Hell hath no fury like metal fans "scorned."
On July, 17, Savannah, Georgia, Baroness released its anticipated double record, Yellow and Green. Embraced by the kind of people who often ignore metal and backhandedly complimented as a "thinking man's metal band," Baroness' string of recordings -- First, Second, A Grey Sigh in a Flower Husk, Red, and Blue -- have been inspiring and consistent in quality.
Yellow and Green, with its sprawling two-disc format and significantly more pop-minded approach, has thrown fans for a loop. Because, according to the experts in the YouTube comment sections, "it sounds like Nickelback."
In a word: kinda. If by Nickelback you mean "pop-focused guitar rock," then yes.
I'm going to suggest that there are more direct parallels than the much-loathed Canadian rock band. Yellow and Green does indeed find songwriter, vocalist, and mutli-instrumentalist John Dyer Baizley, drummer/keyboardist Allen Blickle, and guitarist/vocalist Pete Adams (bassist Matt Maggioni joined after the record was completed) embracing the sheen and melodicism of modern rock, aligning their heavy sound with the nuevo prog sounds of Muse and Thrice ("Sea Lungs"), or the straight forward riffage of Weezer and The Foo Fighters ("Take My Bones Away," "March to the Sea".
There are deeper associations, too: the angular post-hardcore of "The Line Between," the '70s boogie-funk of "Cocanium" (you almost imagine hearing a clavinet), the stuttering disco beat of "Little Things," finger-picking excursion "Stretchmaker," the swooning elegy "I Forget Thee, Lowcountry." It's stuffed to the brim with ideas and experimental passion, but it never loses its footing, never forsakes songcraft in favor of flashy moves.
It's a monster of a record, creative and solid. So what does any of that have to do with Nickelback? Not much, really. It's more about the idea. Yellow and Green's most pop-friendly moments could -- and should -- wind up dominating the radio. It's hard to imagine a Nickelback album this creative and adventurous, but it's equally tough for protective fans of sludge, doom, drone, and experimental metal to stomach the idea that you could slot "March to the Sea" into a rotation with Seether, System of a Down, Nickelback, and Five Finger Death Punch on KUPD and call it "active rock."
Of course, that doesn't mean Baroness is going to take over the FM airwaves, at least not in a town like this. There's not a lot of alt-rock on the Phoenix FM dial (KWSS doesn't reach the entire Valley, and doesn't play much metal), and it appears that the thoroughly aggressive modern rock station KUPD has been incorporating more and more alternative-type programming, punky bands Rise Against, and old (read: old) standbys like Nirvana and Everclear. Not exactly sort of cutting edge stuff that powerful (but still relatively small) indie labels like Relapse, Sub Pop, Matador, or Vagrant put out.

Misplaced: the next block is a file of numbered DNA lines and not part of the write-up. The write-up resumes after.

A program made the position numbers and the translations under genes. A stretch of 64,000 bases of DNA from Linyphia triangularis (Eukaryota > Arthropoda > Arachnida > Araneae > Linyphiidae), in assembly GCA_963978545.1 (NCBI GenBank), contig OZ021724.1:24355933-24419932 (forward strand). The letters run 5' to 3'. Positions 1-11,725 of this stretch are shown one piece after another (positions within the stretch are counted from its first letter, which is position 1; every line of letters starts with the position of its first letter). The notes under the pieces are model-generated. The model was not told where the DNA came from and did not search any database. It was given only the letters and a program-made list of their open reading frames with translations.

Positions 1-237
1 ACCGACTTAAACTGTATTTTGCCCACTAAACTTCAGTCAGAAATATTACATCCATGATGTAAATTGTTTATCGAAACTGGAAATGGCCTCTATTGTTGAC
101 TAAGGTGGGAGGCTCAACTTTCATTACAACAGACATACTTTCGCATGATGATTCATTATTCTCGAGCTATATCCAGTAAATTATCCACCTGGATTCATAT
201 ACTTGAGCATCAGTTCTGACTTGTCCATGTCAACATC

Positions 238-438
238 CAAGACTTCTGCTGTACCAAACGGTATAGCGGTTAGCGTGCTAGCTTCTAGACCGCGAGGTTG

Still, pop fans might not even need the radio to hear and fall in love with Baroness. The power of Spotify can't be underestimated (or even estimated much this early in the game), but it puts a vast collection of sounds at the average listeners fingertips. For now, it seems like the Phoenicians are mostly using the service to listen to exactly the same stuff the radio plays, but who's to say that record as accessible as Yellow and Green couldn't break through the noise, uniting whole cross-sections of rock fans. I think music listeners are a lot more interested than they get credit for.
Baroness doesn't sound like Nickelback so much as Yellow and Green sounds like the kind of record a Nickelback fan could theoretically like. That's one of the record's greatest accomplishments, achieving a thoughtful, artful balance between pop accessibility and pushing sonic boundaries. It's not pop fans who are ready to tune out, it's the diehards. There's a nobility to that approach, for sure, the kind of hardline stance that keep listeners glued to the underground, searching for lesser known bands to triumph and champion (and falling into the sort of trap where, you know, listening to Nirvana on the radio sounds appealing).
For now, it's enough that Yellow and Green is the sort of record you can play for you meathead bro and his brainy younger brother. That's a rare sort of thing. Does Baroness sound like Nickelback?
Sure. In Nickelback's dreams.
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